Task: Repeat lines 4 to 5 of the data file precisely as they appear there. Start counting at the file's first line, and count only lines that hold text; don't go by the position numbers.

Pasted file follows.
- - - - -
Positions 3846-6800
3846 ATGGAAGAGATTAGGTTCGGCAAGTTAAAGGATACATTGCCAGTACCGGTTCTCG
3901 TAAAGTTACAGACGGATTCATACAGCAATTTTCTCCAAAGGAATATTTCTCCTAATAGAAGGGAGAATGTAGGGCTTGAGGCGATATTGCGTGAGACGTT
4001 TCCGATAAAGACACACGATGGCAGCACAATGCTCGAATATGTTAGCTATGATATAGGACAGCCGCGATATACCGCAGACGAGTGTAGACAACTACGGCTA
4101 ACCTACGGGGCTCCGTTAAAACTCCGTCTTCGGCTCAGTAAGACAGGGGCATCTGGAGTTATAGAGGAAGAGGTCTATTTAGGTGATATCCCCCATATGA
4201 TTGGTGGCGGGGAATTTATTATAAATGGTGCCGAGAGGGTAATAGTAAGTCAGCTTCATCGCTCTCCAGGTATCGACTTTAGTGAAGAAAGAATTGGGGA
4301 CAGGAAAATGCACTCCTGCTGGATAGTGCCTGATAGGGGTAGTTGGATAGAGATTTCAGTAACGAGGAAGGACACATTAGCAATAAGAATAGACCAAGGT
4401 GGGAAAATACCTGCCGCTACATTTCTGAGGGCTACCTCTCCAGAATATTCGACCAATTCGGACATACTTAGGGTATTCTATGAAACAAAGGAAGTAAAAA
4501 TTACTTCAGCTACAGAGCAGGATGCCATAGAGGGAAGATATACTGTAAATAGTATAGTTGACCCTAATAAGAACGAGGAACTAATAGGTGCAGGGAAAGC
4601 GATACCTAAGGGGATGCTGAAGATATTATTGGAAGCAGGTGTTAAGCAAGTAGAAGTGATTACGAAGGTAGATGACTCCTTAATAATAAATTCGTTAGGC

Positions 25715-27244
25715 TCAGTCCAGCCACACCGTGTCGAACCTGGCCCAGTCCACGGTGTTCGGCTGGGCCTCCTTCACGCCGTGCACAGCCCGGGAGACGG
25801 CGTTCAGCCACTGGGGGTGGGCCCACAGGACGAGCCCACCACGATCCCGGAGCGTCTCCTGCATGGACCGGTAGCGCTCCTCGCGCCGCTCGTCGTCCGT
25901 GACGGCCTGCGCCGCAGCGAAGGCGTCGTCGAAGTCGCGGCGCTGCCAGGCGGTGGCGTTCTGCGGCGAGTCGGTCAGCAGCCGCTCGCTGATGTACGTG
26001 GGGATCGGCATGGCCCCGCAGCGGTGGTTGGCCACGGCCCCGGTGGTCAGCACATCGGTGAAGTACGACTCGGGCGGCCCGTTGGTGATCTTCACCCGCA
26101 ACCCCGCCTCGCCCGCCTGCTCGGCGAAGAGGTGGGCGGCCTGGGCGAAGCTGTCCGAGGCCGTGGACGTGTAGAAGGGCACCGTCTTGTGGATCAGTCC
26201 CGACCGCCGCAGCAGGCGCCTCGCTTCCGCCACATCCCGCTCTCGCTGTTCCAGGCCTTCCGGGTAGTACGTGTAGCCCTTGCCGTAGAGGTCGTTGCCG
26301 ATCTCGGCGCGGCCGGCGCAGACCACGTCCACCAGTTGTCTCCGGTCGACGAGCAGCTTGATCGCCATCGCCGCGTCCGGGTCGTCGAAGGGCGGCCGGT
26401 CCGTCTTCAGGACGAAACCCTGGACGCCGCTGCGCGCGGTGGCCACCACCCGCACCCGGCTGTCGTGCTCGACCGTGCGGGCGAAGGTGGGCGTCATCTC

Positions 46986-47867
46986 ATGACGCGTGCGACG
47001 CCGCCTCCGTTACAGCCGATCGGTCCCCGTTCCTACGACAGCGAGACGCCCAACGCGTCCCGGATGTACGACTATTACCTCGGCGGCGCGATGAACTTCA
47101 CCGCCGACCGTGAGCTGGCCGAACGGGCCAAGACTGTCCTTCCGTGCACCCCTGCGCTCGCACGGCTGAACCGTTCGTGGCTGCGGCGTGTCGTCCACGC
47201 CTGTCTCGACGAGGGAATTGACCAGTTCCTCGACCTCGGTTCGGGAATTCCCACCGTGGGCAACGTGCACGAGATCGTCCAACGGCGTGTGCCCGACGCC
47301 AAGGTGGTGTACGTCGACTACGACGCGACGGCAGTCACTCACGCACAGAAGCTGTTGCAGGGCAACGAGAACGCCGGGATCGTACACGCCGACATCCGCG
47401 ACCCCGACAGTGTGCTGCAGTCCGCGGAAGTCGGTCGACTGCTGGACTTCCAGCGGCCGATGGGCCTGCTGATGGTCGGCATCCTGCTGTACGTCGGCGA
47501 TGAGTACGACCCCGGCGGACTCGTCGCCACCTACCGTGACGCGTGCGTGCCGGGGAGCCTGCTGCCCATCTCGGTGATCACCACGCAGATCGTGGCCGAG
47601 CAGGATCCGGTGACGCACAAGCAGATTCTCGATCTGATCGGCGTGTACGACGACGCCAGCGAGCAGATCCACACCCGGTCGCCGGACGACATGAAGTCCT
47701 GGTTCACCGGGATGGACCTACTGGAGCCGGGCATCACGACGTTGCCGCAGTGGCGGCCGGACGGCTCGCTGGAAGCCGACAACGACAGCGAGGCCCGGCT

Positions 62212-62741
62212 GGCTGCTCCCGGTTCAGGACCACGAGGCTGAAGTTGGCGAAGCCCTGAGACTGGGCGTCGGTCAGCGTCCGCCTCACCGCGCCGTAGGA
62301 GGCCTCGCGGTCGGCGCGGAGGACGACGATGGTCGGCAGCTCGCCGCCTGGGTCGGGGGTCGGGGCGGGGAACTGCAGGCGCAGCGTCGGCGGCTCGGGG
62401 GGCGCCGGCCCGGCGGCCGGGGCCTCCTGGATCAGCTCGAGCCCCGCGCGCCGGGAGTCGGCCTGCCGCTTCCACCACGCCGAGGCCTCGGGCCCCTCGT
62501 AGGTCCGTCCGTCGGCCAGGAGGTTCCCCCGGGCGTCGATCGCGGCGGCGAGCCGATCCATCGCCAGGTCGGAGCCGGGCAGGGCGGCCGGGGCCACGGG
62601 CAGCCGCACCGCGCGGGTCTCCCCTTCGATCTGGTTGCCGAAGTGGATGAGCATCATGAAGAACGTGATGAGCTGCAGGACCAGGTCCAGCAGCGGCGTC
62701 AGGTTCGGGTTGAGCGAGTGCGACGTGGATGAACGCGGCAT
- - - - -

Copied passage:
4001 TCCGATAAAGACACACGATGGCAGCACAATGCTCGAATATGTTAGCTATGATATAGGACAGCCGCGATATACCGCAGACGAGTGTAGACAACTACGGCTA
4101 ACCTACGGGGCTCCGTTAAAACTCCGTCTTCGGCTCAGTAAGACAGGGGCATCTGGAGTTATAGAGGAAGAGGTCTATTTAGGTGATATCCCCCATATGA